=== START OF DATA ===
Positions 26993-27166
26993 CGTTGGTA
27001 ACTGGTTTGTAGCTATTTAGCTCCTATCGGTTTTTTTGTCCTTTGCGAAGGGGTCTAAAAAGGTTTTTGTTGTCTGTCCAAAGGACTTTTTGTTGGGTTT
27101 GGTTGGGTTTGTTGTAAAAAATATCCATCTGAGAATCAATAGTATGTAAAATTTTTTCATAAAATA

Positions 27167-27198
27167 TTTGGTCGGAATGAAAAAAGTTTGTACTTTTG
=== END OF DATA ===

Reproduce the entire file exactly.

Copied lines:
Positions 26993-27166
26993 CGTTGGTA
27001 ACTGGTTTGTAGCTATTTAGCTCCTATCGGTTTTTTTGTCCTTTGCGAAGGGGTCTAAAAAGGTTTTTGTTGTCTGTCCAAAGGACTTTTTGTTGGGTTT
27101 GGTTGGGTTTGTTGTAAAAAATATCCATCTGAGAATCAATAGTATGTAAAATTTTTTCATAAAATA

Positions 27167-27198
27167 TTTGGTCGGAATGAAAAAAGTTTGTACTTTTG